If the settlers really were journeying between widely separated oases, they must have been skilled navigators. Gonzalez thinks their society was probably already quite sophisticated. "Even at this early stage, there was probably trade," she says, with distant settlements exchanging items like sea shells and volcanic glass.

Journal reference: Quaternary Science Reviews, DOI: 10.1016/j.quascirev.2013.06.008

Late Pleistocene human occupation of the hyperarid core in the Atacama Desert, northern Chile

Claudio Latorre, Calogero M. Santoro, Corresponding author contact information, Paula C. Ugald, Eugenia M. Gayo, Daniela Osorio, Carolina Salas-Egañ, Ricardo De Pol-Holz, Delphine Joly,  Jason A. Rech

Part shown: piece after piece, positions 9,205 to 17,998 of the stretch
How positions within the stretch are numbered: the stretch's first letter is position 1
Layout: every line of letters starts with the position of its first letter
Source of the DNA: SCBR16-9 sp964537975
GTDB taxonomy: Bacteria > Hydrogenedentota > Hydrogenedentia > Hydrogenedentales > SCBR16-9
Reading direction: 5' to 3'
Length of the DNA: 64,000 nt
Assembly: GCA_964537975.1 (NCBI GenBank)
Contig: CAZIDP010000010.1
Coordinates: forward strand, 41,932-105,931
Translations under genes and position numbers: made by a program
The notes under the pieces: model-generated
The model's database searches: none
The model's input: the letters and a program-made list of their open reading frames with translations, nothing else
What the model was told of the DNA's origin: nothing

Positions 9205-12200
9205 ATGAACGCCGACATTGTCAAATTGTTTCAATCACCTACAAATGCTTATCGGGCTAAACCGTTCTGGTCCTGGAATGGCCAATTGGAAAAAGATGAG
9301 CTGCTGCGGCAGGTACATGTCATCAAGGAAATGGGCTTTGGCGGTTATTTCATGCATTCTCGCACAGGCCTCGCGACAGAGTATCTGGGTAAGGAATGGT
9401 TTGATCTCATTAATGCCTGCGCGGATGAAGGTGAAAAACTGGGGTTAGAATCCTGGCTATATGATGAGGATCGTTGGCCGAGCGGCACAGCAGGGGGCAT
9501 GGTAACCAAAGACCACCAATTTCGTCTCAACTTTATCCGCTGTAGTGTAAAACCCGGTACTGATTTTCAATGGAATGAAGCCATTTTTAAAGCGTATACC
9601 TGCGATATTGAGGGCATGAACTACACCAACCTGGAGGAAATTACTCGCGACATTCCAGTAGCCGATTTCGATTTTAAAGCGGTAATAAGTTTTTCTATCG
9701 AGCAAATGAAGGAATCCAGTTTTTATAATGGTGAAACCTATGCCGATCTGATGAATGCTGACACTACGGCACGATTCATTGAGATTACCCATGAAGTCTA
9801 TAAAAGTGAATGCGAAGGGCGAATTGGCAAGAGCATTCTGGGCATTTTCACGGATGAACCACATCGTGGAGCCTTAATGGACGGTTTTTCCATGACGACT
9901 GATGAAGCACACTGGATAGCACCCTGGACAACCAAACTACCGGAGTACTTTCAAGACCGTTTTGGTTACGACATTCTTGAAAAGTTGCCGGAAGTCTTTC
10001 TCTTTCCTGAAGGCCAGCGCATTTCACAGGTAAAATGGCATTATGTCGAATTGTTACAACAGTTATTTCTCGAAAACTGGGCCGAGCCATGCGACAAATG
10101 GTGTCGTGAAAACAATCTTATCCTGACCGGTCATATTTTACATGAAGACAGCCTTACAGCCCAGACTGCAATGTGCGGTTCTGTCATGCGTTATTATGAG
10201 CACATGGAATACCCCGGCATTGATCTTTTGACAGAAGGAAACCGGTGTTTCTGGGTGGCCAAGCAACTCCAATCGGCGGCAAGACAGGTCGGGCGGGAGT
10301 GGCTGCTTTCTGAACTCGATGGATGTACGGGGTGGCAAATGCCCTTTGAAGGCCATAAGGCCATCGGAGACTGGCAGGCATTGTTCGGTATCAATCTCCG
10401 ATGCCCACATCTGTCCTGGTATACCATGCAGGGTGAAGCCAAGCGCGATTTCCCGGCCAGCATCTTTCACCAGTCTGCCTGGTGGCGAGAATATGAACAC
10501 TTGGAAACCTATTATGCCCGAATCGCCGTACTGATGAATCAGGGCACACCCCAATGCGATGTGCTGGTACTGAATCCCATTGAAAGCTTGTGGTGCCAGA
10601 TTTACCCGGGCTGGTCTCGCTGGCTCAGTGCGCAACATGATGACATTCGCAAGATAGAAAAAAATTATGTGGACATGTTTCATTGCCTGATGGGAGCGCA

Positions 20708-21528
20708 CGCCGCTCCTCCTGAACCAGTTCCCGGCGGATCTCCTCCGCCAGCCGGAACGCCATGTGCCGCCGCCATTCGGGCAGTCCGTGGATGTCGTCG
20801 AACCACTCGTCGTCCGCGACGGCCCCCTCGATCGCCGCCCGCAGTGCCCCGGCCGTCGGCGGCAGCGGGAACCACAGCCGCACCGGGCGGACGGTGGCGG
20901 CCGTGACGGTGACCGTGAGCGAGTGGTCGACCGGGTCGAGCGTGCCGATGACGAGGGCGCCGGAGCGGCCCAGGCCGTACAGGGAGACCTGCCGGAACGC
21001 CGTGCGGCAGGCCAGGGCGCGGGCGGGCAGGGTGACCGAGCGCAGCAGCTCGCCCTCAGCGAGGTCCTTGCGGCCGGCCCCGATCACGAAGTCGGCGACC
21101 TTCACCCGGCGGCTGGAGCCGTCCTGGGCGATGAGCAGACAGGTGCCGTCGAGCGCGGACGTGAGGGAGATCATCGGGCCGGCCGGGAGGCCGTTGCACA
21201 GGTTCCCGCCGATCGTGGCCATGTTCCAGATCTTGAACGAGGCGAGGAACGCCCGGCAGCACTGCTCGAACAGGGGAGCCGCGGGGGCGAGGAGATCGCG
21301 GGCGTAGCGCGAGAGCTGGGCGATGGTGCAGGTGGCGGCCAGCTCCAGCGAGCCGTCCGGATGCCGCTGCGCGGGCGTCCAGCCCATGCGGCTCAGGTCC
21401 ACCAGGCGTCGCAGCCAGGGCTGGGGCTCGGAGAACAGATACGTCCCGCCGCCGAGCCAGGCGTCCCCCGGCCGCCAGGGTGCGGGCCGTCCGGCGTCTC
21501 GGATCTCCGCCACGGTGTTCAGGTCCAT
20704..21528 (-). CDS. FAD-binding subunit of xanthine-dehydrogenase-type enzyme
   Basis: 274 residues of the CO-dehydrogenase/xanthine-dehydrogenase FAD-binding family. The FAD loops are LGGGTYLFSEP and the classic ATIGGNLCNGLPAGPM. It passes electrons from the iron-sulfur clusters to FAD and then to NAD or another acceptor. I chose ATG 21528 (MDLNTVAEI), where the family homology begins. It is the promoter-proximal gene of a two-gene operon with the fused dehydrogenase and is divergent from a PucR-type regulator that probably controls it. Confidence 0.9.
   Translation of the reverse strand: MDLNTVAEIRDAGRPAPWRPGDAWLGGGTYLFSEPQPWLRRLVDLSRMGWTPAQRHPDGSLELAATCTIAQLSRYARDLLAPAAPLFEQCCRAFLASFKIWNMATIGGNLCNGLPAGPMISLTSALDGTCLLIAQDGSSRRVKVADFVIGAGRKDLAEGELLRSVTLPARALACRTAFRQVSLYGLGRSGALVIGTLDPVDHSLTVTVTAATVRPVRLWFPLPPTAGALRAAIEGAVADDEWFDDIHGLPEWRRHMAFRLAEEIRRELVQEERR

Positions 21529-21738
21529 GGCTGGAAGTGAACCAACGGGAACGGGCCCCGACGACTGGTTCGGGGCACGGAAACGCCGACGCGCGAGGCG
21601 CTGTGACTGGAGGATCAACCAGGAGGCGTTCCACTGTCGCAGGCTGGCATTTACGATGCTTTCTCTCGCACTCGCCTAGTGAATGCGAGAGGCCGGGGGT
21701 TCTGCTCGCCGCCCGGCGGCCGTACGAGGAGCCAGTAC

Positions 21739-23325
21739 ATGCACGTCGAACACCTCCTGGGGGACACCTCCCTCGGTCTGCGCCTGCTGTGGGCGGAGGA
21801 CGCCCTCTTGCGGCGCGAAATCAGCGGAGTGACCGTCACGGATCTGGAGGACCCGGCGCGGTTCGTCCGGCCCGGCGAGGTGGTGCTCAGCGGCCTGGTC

Few archeological sites in South America contain uncontroversial evidence for when the first peopling of the continent occurred. Largely ignored in this debate, extreme environments are assumed either as barriers to this early wave of migration or without potential for past habitability. Here, we report on a rare 12–13 ka human occupation from Quebrada Maní (site QM12), a plantless, near rainless landscape (1240 m asl and 85 km from the Pacific Ocean) located in the hyperarid core of the Atacama Desert. This location harbored wetlands and riparian woodlands that were fed by increased rainfall further east in the central Andes during the latest Pleistocene. Excavations at QM12 yielded a diverse cultural assemblage of lithics, burned and cut bones, marine gastropods, pigments, plant fibers, and wooden artifacts alongside a prepared fireplace. Sixteen radiocarbon dates from site QM12 on charcoal, marine shells, animal dung, plant remains and wood reveal that the occupation took place between 12.8 and 11.7 ka. These results demonstrate that the Atacama Desert was not a barrier to early American settlement and dispersal, and provide new clues for understanding the cultural complexity and diversity of the peopling of South America during the Last Glacial–interglacial transition.